According to the supply trend of primary energy resources, the resources of such fossil fuels as oil, natural gas and coal have still been consumed steadily worldwide. Among those fossil fuels, the coal resource has the highest ratio of reserves to production. On the other hand, the global environmental issues have strongly been focused recently. In these points of view, the coal must be utilized efficiently and ecologically as well as carbon neutral resources like biomass and solid wastes should also be utilized more effectively. The coal, biomass and solid wastes are generally categorized as solid fuel. Even for the biomass, it is necessary to convert it high-efficiently and environment-friendly. However, those solid fuels have not only their own structural difficulties, but also compositional diversity. In order to solve those difficulties, the harmonization between the theory or model and the social needs is necessary, and the interdisciplinary cooperation will also be effective.
Particle combustion of solid carbon in the quiescent atmosphere has been overviewed by use of accomplishment in the aerothermochemical analyses, in which not only the surface C-O2 and C-CO2 reactions but also the gas-phase CO-O2 reaction is taken into account. By virtue of the generalized species-enthalpy coupling functions, close coupling of those reactions has been elucidated. It has been identified that the combustion response in the three limiting situations, such as the Frozen, the Flame-detached and the Flame-attached modes, can be described analytically, by using the generalized coupling functions. Explicit combustion-rate expressions by use of the transfer number in terms of the natural logarithmic term, just like that for droplet combustion, have further been obtained for the combustion response in the limiting situations. In addition, by examining establishment of CO-flame over the carbon particle, it has been confirmed that the combustion rate can fairly be represented by the expression in the Frozen mode when the particle diameter is 100 μm or less. Since this expression is explicit and has fair accuracy, various contributions are anticipated not only qualitatively but also quantitatively. Combustion response in the transient situation has further been examined, from which an existence of the critical size for the particle burn-out has even been derived. A fair degree of agreement in experimental comparisons indicates that the present formulation has captured the essential features of the particle burn-out.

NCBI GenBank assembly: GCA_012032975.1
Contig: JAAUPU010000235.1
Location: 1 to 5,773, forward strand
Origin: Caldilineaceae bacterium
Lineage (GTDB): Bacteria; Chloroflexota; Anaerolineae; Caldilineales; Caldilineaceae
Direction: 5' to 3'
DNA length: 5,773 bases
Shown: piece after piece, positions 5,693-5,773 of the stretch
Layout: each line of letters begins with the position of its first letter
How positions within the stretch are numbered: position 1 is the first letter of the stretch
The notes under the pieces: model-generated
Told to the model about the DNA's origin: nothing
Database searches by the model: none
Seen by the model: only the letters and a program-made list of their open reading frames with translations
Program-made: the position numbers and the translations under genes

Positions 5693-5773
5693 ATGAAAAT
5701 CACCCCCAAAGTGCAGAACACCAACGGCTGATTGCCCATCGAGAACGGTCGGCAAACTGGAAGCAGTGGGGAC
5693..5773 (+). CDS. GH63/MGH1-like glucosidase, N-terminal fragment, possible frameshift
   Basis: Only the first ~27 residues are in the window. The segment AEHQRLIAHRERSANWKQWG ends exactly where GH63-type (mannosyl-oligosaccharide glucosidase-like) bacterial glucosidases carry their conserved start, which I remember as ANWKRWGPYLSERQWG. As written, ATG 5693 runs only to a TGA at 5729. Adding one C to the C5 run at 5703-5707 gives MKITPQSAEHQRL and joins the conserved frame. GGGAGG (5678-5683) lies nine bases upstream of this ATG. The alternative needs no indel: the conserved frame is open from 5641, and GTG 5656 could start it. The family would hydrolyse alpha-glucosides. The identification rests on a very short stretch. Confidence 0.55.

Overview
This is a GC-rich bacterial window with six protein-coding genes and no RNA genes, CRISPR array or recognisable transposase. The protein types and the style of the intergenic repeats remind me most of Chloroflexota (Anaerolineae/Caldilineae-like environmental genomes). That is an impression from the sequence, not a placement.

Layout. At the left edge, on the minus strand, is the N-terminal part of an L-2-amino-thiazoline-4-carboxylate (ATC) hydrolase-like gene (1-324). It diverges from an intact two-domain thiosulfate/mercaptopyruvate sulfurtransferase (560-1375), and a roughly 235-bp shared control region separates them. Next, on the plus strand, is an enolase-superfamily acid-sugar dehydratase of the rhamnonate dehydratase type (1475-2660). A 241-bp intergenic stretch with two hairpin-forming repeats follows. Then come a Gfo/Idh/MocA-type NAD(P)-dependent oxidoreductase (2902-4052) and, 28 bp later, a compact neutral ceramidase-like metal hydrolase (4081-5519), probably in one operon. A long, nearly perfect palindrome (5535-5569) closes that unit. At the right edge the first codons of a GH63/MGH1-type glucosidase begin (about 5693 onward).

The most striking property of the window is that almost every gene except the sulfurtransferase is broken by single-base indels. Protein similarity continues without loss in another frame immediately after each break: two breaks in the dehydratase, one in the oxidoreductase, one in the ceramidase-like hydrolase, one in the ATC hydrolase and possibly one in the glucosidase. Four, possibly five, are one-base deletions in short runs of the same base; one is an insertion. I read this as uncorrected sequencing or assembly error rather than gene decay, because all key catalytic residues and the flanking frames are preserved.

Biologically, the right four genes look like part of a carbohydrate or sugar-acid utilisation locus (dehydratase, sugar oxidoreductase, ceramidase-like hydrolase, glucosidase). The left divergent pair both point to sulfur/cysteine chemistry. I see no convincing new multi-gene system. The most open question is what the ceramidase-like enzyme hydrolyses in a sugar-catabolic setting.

Pyrolysis of cylindrical woody biomass has been investigated both numerically and experimentally with emphasis on intra-particle transport phenomena. Intra-particle structure was visualized with x-ray CT images, and pore along axial direction was seen. To make a calculation, a two-dimensional, unsteady state, single particle model was used, and the convective and radiative heat fluxes were given to the top and side surface of all wood cylinders. Both calculation and experiment showed that tar yield was decreased when the length of the biomass was increased and the diameter was kept constant. The calculation showed that, first, tar was formed in the wood cylinder, and then it moved to outwards during decomposition. When the intra-particle temperature gradient was large, primary tar, which has been formed in the biomass with low temperature, passed through the side surface layer at high temperatures, enough to advance intra-particle tar decomposition before the tar was released. This resulted in the enhancement of intra-particle tar decomposition.